Staying inside and away from people during this pandemic is absolutely essential, but it’s hard not to miss the simple pleasures of a trip to the museum. Luckily, you don’t have to go without the dinosaurs.
Google’s augmented reality (AR) search results now include 10 different species of badass dinos, including the Tyrannosaurus rex, Velociraptor, Triceratops, Spinosaurus, Stegosaurus, Brachiosaurus, Ankylosaurus, Dilophosaurus, Pteranodon, and Parasaurolophus.
It’s part of a collaboration with with Universal Brand Development, Amblin Entertainment, and Ludia, the companies that originally brought the dinosaurs to life for the film Jurassic World.
Since last year’s Google I/O developers conference, the company has been enhancing its search results with 3D models in augmented reality. That included everything from sharks, to muscle flexors, to some collaborations with NASA, Samsung, and Volvo—and now dinosaurs.
To try your own hand at the dino experience, all you really need is a smartphone and the Google Chrome web browser. Simply search for one of the 10 available dinosaurs and tap “View in 3D” to see the ancient beast come to life in a realistic, full-scale model. On Android devices, you can even turn up the volume to hear the dinos roar and stomp, but make sure you’re running Android 7 or later and that you’re using an ARCore-enabled device.
On iOS devices, it’s pretty much the same deal—just make sure you’re using the Google app, or Google.com with either the Chrome or Safari mobile web browser. The service is available for all devices running on iOS 11 and above.
In both cases, you’ll have to move your phone around in the desired space for a few seconds so that the software can adjust the dinosaur to your environment, but after that, you can rotate or zoom in to see the dinosaur better, and even change the scale so that it can fit indoors.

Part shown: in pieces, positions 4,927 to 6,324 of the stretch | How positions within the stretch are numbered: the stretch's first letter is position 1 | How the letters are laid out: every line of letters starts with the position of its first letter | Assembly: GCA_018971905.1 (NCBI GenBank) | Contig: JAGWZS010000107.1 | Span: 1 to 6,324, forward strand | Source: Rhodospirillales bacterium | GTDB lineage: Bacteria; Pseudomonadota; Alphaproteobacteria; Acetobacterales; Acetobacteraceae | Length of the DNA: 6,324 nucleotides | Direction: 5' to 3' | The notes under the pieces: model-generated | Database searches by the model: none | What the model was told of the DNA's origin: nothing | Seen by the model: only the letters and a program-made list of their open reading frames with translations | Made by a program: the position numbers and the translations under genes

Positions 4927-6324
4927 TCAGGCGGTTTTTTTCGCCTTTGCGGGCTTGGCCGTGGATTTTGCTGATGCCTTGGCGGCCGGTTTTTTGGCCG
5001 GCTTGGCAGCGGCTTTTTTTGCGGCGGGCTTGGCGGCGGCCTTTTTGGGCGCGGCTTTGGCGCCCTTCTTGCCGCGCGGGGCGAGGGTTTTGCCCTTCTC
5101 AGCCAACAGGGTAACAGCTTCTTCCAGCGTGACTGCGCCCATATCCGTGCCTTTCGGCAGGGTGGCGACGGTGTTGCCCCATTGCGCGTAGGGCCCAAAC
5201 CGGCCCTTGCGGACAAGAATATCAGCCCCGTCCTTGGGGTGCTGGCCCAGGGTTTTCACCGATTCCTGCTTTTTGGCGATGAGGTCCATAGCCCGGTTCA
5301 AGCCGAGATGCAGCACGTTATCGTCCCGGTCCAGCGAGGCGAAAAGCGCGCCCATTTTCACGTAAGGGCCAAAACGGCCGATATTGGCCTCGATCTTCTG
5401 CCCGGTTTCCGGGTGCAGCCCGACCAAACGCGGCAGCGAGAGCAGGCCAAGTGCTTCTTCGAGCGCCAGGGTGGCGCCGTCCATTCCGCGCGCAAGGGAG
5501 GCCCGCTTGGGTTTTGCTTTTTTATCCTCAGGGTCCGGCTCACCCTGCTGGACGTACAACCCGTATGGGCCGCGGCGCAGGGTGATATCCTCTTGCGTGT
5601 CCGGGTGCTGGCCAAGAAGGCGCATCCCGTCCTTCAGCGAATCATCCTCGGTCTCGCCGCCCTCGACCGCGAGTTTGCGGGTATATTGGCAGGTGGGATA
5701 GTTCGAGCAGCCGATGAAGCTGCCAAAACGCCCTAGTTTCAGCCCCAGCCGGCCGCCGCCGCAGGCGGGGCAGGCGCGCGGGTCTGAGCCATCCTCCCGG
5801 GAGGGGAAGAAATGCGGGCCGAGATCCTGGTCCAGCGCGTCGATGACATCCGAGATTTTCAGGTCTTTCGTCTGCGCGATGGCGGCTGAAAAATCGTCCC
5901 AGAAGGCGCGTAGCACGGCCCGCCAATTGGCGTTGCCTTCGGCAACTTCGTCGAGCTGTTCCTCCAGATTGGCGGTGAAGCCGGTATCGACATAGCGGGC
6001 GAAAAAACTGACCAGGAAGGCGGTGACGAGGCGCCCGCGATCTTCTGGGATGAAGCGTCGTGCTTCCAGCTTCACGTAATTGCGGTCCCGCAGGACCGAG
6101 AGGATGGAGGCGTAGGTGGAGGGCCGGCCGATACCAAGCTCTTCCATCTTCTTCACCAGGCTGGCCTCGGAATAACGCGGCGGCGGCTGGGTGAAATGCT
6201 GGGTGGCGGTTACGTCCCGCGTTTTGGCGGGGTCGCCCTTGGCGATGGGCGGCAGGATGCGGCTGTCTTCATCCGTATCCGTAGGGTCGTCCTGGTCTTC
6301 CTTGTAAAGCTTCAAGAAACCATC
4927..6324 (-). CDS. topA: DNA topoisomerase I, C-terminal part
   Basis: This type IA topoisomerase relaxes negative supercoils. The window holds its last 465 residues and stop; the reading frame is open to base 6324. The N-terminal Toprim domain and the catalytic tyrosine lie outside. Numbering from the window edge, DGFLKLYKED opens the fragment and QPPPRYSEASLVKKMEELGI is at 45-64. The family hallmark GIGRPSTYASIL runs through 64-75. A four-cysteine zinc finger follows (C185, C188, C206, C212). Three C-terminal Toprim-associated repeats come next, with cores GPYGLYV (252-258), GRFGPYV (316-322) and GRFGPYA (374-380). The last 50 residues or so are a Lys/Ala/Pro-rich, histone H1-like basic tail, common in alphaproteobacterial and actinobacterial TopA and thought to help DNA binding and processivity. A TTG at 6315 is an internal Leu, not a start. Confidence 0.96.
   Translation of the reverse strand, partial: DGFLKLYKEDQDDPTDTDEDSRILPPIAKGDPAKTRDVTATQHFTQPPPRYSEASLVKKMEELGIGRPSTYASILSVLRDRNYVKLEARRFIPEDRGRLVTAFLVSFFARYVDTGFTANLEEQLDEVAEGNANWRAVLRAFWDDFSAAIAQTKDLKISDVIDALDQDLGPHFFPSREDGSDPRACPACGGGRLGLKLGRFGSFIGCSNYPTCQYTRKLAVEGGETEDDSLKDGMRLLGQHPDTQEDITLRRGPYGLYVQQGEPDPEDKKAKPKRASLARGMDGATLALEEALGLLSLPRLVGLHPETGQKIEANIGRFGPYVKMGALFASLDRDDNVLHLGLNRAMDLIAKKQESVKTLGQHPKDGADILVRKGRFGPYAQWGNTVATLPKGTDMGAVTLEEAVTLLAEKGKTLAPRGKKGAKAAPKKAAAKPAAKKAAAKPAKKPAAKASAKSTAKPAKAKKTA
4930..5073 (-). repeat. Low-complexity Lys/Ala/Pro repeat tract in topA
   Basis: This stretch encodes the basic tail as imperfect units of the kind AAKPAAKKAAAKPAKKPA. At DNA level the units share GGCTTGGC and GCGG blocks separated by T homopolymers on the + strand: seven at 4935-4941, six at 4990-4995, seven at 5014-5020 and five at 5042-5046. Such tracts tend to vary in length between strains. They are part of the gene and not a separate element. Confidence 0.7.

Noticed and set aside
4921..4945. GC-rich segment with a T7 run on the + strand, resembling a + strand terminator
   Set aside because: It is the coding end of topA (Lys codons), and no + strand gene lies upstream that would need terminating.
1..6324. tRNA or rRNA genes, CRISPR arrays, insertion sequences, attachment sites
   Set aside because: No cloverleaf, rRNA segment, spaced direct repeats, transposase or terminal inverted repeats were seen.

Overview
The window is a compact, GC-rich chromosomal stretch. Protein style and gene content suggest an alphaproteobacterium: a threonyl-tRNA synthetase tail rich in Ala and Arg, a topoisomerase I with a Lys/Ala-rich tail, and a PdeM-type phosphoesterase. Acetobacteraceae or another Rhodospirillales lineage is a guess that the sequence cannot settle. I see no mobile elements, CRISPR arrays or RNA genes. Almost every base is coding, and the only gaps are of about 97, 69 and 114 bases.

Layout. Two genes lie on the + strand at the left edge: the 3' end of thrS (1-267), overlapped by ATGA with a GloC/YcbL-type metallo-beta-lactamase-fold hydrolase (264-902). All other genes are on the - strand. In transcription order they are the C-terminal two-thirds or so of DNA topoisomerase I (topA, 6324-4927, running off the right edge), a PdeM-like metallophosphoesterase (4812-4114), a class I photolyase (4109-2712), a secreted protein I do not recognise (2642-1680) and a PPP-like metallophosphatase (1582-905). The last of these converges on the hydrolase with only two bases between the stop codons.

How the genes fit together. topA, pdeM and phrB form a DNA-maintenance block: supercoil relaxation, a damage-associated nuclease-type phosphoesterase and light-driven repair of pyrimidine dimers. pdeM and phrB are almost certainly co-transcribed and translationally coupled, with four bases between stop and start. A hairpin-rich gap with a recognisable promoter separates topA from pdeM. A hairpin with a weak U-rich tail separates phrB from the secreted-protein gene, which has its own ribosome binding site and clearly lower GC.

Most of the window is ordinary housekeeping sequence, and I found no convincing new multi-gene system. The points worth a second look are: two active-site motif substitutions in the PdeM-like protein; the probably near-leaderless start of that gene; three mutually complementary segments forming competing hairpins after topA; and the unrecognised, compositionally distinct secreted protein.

The auto-scale feature is new to Google’s AR search results due to their massive size, Archana Kannan, group product manager for Google AR Experiences, noted in a June 30 blog post. It can “automatically calculate the distance between your phone and a surface in your space and resize the dinosaur so it fits on your phone screen.”
And if you tap “View actual size,” that AR tracking tech will automatically reposition the dinosaur in your space to make room for it.
While these digital models pay faithful homage to the beloved dino franchise, they’re not entirely scientifically accurate. In 2004 (more than a decade after the release of Jurassic Park), Mark Norell, the chairman of paleontology at the American Museum of Natural History in New York City, discovered the first tyrannosaur with fossilized feathers.
Today, Norell and his contemporaries believe that all tyrannosaurs had feathers, including the fearsome T. rex. And just in case you think that feathers make the king of the lizards seem any less imposing, keep in mind that its jaws could make your bones explode by delivering 7,800 pounds of force.